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Construction and Infrastructure update: Supreme Court considers relationship between the Security of Payment Act and the Corporations Act

Mar 15, 2023

In the matter of Nicolas Criniti Pty Ltd (in Liquidation) [2022] NSWSC 1149, the Supreme Court of New South Wales considered a significant question concerning the intersection between the winding up provisions in the Corporations Act 2001 (Cth) (Corporations Act) and the Building and Construction Industry Security of Payment Act 1999 (NSW) (SOP Act).

In that case, the Court was required to determine whether the circumstances giving rise to the debt or claim under the SOP Act, the subject of the relevant proof of debt, had arisen before Nicholas Criniti Pty Ltd (Developer) appointed Schon Gregory Condon as voluntary administrator (Administrator).


In May 2017, the Developer engaged the builder, Zadro Constructions Pty Ltd (Builder), to construct a 27-unit residential block in Westmead, Sydney.

On 17 October 2019, the Builder made a payment claim under the SOP Act and the Developer served a nil payment schedule on the Builder in reply on 31 October 2019. 

On 14 November 2019 the Builder made an adjudication application under the SOP Act and the relevant adjudicator accepted their appointment on 20 November 2019.   

On 22 November 2019 (being two days after the adjudicator accepted their appointment), the Developer appointed the Administrator.  The Developer did not serve an adjudication response.

On 6 December 2019 the adjudicator issued an adjudication determination in favour of the Builder (Adjudication Determination).

On 24 February 2020, the Developer was wound up and the Administrator became the liquidator (Liquidator).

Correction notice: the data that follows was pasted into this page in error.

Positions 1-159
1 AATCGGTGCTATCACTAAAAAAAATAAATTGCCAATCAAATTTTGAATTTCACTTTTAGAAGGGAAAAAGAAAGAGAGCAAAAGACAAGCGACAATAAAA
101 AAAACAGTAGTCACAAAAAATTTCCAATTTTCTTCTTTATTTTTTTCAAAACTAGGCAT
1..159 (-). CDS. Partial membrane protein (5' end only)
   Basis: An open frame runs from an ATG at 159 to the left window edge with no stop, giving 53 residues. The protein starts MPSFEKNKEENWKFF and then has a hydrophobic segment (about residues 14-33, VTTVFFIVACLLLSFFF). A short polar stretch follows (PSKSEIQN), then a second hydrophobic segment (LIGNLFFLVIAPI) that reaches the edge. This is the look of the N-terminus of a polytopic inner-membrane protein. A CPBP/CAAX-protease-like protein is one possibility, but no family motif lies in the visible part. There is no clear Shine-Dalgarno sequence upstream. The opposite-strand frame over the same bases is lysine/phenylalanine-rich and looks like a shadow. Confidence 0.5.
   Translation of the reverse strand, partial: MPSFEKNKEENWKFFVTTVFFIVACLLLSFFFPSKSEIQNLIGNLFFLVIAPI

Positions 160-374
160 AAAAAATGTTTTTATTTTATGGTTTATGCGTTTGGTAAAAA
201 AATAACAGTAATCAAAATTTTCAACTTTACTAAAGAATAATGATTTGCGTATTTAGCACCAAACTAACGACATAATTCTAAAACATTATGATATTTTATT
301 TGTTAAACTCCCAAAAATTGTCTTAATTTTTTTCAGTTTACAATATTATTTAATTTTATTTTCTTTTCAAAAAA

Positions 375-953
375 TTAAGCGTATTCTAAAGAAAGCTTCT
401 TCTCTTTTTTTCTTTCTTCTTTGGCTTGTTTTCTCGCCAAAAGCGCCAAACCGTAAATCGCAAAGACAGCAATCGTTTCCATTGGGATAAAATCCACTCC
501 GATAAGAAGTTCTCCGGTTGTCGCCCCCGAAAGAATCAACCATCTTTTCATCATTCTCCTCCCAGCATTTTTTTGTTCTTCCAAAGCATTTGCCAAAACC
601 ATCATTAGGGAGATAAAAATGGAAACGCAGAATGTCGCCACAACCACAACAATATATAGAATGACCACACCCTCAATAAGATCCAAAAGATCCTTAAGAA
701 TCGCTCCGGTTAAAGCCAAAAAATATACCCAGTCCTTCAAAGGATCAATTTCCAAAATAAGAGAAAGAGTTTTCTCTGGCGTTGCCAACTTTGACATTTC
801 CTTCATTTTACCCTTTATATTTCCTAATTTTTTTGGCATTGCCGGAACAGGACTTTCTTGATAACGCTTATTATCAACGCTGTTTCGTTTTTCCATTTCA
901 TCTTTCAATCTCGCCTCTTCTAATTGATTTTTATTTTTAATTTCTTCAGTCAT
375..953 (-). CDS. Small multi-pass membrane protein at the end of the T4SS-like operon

On 16 March 2021, the Builder lodged a formal proof of debt in the winding up.  The proof of debt disclosed that the debt relied upon was that created by the Adjudication Determination.

On 31 March 2022, the Liquidator notified the Builder that the proof of debt had been wholly disallowed.

On 13 April 2022, the Builder appealed to the Supreme Court of New South Wales against the rejection of its proof of debt. In their oral submissions to the Court:

  • the Builder submitted that the circumstances giving rise to the debt was the entry into the relevant construction contract, and that the machinery of the SOP Act, which culminated in the Adjudication Determination, merely quantifies the debt; and
  • the Liquidator submitted that as at the relevant date referred to in section 553(1) of the Corporations Act, being the date of the voluntary administration, the Builder had no statutory debt because the circumstance which gives rise to a debt under the SOP Act is an adjudication determination.

The Court’s decision

In dismissing the appeal, the Court stated:

  • (at [48]): “The service of a payment claim and a payment schedule and the making of an adjudication application are pre-conditions to the making of an adjudication determination, but they are not, in my opinion, circumstances which give rise to the statutory debt … The determination itself is the source of the debt”; and
  • (at [44]): “… it is apt to observe that the words of s 553(1) of the Corporations Act indicate an intention to define provable claims widely and to capture all the debts and liabilities of the insolvent, and in the case of a company to deal with all the claims against it so that its affairs can be fully wound up or so that it can resume trading”.

Take home points

  1. Under the SOP Act, a statutory debt does not arise until the adjudicator makes an adjudication determination; and
  2. For the statutory debt to be valid for the purposes of a proof of debt, it must have arisen prior to the date on which administrator(s) were appointed.

More information

For information about this case or for advice, please contact:

Darren Cain, Principal Lawyer and
Head of Construction and Infrastructure
(03) 8600 8835 or dcain@kcllaw.com.au

Dominic Brown, Senior Associate
(03) 8600 8851 or djbrown@kcllaw.com.au


This Construction and Infrastructure case note was authored by Dominic Brown, Senior Associate.

Note: This update is a guide only and is not intended to constitute legal advice.